As female creatives, says Lloyd Malcolm, they’ve had to “unlearn a lot of methods”. Over the course of her career, Lloyd Malcolm’s had to do a lot of listening. “Older male playwrights who’ve told me how I should write – you take it as scripture but it blocks your need to think and write in the way you instinctively know is right. If you’ve constantly been told that your words aren’t valid, you have to unlearn that.” The creating of this play has felt, she says, like a process of unlearning.

Charity Wakefield in rehearsal

The question of whose stories get told, on which stages and by which artists, is a very current one. It ripples through a lot of recent work, including Ella Hickson’s play The Writer, staged at the Almeida Theatre earlier this year and Hannah Gadsby’s potent, emotional stand-up show Nanette, currently on Netflix.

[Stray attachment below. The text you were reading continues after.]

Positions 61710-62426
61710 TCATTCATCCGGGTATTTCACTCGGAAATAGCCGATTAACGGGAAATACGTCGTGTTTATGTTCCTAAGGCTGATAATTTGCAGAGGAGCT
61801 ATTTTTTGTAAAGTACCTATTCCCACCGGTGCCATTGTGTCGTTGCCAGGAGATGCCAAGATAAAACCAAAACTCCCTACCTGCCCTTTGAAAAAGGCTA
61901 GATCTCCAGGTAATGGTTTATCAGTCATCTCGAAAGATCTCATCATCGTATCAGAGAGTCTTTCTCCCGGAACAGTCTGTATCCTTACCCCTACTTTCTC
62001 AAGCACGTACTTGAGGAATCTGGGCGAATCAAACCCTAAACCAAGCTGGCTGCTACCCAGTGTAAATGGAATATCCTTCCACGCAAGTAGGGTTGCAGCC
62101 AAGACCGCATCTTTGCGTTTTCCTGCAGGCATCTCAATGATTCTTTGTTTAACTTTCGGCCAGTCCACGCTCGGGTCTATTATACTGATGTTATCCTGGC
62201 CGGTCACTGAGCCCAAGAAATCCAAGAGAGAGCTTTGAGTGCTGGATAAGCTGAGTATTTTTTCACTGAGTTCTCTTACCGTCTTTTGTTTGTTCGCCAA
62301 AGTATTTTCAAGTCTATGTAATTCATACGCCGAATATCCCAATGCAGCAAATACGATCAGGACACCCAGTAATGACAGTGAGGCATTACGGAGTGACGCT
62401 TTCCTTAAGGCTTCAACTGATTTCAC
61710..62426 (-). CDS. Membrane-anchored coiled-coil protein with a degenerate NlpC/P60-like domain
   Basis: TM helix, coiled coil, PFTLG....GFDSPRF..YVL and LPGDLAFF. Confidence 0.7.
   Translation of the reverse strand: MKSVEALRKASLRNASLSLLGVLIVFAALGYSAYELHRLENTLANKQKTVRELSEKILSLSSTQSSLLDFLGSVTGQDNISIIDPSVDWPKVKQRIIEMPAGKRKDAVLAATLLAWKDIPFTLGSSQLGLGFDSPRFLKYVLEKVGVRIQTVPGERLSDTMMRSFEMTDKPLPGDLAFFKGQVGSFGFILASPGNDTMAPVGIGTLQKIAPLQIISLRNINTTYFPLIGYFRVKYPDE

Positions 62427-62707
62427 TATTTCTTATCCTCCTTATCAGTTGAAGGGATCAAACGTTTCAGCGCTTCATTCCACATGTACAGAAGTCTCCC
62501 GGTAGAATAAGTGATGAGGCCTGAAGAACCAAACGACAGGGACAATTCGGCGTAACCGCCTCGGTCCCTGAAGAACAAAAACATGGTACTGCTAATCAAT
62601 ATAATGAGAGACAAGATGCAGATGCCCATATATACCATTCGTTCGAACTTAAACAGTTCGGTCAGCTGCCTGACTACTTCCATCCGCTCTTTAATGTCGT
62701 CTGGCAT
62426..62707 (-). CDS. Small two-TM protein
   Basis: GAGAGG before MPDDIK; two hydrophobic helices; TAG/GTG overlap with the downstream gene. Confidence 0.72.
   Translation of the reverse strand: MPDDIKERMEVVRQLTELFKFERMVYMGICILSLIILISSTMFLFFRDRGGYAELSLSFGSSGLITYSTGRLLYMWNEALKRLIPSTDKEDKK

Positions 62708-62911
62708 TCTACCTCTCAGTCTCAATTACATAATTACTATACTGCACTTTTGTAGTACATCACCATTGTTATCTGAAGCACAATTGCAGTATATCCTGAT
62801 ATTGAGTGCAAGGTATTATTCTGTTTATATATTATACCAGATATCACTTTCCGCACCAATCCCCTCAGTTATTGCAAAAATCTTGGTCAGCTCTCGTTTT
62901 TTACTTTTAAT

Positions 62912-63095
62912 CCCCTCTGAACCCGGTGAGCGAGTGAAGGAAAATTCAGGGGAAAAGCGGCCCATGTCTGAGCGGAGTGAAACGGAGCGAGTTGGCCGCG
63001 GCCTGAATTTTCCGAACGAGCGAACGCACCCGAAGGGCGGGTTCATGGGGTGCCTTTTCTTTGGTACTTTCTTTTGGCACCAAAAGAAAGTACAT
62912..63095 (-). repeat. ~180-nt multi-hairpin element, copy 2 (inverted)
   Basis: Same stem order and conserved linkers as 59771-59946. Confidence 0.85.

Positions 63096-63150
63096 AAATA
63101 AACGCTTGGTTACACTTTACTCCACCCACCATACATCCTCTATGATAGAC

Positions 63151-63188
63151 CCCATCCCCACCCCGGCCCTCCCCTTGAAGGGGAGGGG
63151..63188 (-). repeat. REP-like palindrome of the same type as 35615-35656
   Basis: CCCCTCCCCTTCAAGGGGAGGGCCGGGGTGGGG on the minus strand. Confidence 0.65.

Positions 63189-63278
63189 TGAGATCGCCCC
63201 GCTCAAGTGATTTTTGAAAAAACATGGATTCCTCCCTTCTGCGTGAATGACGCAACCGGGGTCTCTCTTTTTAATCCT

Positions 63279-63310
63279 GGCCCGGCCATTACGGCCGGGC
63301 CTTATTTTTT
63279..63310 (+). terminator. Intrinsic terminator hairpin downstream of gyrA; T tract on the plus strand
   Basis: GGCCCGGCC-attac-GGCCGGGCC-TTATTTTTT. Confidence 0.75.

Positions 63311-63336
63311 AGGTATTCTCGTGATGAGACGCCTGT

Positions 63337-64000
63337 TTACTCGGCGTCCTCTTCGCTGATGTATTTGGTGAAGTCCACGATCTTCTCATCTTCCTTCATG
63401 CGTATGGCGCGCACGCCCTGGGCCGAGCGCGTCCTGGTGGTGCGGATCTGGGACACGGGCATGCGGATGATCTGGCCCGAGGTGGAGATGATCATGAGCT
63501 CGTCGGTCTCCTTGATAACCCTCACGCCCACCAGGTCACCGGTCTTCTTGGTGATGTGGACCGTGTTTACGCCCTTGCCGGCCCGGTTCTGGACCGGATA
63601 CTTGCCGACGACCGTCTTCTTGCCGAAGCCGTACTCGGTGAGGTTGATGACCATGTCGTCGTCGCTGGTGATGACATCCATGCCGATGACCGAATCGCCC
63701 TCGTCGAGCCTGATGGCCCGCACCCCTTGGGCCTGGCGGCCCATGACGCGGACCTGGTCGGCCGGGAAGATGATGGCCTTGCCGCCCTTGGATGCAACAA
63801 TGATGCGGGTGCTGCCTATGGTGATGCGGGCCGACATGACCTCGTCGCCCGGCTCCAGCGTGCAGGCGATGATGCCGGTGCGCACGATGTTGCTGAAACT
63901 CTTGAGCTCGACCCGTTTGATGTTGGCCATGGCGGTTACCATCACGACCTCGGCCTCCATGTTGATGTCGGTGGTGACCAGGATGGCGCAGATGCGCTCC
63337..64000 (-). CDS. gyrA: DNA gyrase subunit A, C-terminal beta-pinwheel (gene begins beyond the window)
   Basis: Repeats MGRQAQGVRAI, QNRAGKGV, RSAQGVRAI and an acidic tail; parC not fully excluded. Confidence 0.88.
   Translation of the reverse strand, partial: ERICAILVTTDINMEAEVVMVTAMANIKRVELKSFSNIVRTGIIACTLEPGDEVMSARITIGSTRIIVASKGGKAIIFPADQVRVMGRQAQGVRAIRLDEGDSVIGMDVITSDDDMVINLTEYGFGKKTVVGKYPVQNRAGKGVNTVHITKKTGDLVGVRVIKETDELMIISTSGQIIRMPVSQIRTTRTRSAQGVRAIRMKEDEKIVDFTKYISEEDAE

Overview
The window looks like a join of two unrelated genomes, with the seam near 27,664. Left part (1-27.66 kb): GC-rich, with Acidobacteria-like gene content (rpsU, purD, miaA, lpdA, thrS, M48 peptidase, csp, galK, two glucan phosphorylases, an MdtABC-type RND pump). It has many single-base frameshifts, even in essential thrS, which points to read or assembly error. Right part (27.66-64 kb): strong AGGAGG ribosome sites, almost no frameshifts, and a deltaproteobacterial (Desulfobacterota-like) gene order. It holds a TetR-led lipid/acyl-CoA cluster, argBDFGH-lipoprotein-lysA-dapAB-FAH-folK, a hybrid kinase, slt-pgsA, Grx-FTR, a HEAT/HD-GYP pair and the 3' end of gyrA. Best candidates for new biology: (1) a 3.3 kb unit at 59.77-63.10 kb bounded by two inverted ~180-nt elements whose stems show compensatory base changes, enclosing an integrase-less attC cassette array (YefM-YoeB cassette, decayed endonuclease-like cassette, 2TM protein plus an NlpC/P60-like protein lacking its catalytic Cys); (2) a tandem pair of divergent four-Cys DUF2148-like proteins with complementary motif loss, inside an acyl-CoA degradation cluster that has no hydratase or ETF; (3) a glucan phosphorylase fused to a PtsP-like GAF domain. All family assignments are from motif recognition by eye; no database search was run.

It’s still comparatively rare for a female playwright to be given a main stage at a major venue and given the support to make work of scale and ambition. “I’ve heard so often from male artistic directors that my work is a risk,” says Lloyd Malcolm. “I was feeling disheartened and blocked and all this self-confidence stuff.” Then she met with Terry who asked her if she was up for writing a play about Emilia in under a year. “She said: ‘you’re not a risk, you know what you’re doing and we’ll give you what you need for this – let’s do it.’”

This level of support was something Lloyd Malcolm had not seen before. “It was the most amazing feeling. So much of the creative process is instilling confidence in someone; it’s what a lot of my male peers have been getting.”

“If you just crack that door open a bit wider,” she says, “there are so many people out there with amazing stories and methods of storytelling – let them in.”

Emilia is at Shakespeare’s Globe from 10 August – 1 September 2018